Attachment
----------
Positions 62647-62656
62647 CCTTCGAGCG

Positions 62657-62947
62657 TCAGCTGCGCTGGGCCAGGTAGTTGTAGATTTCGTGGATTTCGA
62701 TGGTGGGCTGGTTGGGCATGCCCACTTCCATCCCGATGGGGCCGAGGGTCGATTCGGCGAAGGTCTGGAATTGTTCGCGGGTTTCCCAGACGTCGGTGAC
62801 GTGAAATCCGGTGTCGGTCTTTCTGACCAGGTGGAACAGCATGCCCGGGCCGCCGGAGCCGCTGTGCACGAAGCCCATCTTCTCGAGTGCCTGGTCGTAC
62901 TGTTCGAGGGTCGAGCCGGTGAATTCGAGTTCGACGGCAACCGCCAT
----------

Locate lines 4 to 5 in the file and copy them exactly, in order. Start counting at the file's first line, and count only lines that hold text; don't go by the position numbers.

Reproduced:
62657 TCAGCTGCGCTGGGCCAGGTAGTTGTAGATTTCGTGGATTTCGA
62701 TGGTGGGCTGGTTGGGCATGCCCACTTCCATCCCGATGGGGCCGAGGGTCGATTCGGCGAAGGTCTGGAATTGTTCGCGGGTTTCCCAGACGTCGGTGAC